• The Organization for Economic Co-operation and Development (OECD) in September 2020 recommended using short-chain PFAS and non-fluorinated alternatives to long-chain PFAS for paper and board used in food packaging. The OECD urged governments to issue information on the risks of PFAS and raise awareness of non-PFAS alternatives.
  • The US Environmental Protection Agency in April established an EPA Council on PFAS to review the possible environmental and health risks that may arise from 29 chemicals in this family.
  • The current US Congress is considering several pieces of legislation that cover detection and research, possible new regulations, cleanup assistance, and exposure to PFAS around military bases.
  • Japan’s Ministry of Health, Labor and Welfare recently revised its Chemical Substance Control Law to place a ban on the processing surfactant perfluorooctanoic acid (PFOA, or C8).
Innovation in Paper Packaging

The paper packaging industry now has an opportunity to help address the issue of plastic pollution, developing innovative packaging solutions that could be as functional as plastics while being readily compostable, recyclable and repulpable.

However, several challenges must be addressed for paper-based packaging to replace plastics. These include:

Function – Many applications require that the package be resistant to water and moisture, oil and grease and other chemicals. The package must have the strength and durability to protect the contents in a variety of conditions. In food packaging, food safety requirements must be met without compromise. To address functionality needs, new environmentally friendly and more sustainable barrier coatings are being developed to replace traditional barriers, such as polyethylene or PFAS, that are used in paper packaging today.

Composting – Particularly for food packaging, meeting industrial and home composting standards is critical to minimizing pollution. The Biodegradable Products Institute (BPI) and TUV Austria are examples of certification bodies that set requirements for composting packaging articles. In addition, Belgian-based OWS provides testing services on biodegradability, compostability and ecotoxicity for Solenis and other companies.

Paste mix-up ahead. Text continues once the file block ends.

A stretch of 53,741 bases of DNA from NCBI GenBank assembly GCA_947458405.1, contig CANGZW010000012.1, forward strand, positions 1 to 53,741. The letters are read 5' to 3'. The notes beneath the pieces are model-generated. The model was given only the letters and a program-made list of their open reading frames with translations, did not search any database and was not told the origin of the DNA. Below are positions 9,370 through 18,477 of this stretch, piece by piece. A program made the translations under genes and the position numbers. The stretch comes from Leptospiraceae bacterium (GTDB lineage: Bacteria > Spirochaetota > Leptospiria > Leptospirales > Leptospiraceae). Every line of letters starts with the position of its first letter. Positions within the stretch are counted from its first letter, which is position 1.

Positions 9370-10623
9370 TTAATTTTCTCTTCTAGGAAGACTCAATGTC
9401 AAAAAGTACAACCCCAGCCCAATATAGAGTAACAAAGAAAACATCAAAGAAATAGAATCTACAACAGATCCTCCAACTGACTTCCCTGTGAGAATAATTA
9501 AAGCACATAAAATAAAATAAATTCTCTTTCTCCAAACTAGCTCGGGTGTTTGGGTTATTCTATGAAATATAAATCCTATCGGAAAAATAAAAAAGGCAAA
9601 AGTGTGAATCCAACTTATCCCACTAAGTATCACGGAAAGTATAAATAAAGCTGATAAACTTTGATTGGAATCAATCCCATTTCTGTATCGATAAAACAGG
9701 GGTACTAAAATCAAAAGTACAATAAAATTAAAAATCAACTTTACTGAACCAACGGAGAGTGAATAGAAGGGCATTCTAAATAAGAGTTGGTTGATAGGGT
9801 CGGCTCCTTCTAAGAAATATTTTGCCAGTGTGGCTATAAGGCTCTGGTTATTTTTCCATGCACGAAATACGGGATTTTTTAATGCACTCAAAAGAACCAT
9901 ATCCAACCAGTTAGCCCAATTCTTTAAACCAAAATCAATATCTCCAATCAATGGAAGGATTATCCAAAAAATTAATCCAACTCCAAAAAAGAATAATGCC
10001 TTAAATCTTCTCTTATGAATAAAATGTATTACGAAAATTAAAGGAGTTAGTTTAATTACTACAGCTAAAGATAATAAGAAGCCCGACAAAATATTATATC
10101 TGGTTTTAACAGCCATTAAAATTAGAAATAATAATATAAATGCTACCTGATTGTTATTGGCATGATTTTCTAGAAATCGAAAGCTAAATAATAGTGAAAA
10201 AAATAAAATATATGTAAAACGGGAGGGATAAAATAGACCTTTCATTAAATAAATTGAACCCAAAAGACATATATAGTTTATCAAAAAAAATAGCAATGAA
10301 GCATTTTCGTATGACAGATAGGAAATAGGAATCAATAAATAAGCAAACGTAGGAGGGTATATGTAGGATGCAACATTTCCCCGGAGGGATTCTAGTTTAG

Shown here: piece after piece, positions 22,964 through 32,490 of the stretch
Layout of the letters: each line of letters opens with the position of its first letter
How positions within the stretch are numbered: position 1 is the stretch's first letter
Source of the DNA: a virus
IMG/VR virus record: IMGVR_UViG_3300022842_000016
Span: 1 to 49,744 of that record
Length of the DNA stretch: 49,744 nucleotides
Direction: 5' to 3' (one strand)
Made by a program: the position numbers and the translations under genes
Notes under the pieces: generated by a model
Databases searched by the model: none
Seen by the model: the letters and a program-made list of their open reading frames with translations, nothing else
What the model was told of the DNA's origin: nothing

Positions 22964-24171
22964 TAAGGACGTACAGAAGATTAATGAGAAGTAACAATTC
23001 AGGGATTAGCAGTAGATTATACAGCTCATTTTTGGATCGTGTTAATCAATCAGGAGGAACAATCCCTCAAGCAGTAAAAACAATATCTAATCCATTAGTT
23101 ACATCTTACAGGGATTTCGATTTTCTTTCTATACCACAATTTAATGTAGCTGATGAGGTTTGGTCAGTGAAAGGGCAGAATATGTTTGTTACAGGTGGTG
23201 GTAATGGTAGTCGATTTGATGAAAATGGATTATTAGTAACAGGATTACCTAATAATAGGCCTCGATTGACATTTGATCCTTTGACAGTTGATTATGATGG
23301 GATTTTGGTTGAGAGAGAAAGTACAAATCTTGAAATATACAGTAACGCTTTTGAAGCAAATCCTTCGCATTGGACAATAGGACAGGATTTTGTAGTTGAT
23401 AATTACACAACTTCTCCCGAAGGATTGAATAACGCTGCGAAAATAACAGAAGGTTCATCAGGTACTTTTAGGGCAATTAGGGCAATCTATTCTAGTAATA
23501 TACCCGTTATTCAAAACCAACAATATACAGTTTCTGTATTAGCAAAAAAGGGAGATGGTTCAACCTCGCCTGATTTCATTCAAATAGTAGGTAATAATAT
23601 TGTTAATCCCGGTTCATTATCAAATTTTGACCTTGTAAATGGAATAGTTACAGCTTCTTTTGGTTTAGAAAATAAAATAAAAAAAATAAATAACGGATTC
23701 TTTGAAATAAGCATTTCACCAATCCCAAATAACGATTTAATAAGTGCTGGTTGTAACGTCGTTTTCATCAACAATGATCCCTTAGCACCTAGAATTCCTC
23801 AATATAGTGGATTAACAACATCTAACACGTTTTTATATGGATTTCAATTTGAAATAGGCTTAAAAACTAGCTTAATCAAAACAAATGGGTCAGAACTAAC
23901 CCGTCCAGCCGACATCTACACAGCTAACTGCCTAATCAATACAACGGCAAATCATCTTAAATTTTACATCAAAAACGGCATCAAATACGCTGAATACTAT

Repulping – The paper industry has been a standard bearer for reuse of paper as an alternative to using wood pulp. Paper cups are typically produced from virgin paper but cannot be easily recycled or repulped due to the polyethylene liners used as a water barrier. Standards for repulpability have been developed by The Fibre Box Association and American Forest and Paper Association, and certification and testing can be obtained through Western Michigan University.

Manufacturing – Any new innovations must be manufactured in commercial operations and achieve similar productivity and quality standards as current products. This is a significant challenge, as incumbent technologies have been in place for decades and optimized to achieve accepted cost and quality standards. In some cases, to achieve the required functionality of the package, new investment in equipment will be required and new value chains will have to be developed. For example, polyethylene barriers are laminated to paper using extrusion equipment. New, more sustainable barrier coatings will be applied to paper using totally different equipment, such as curtain coaters.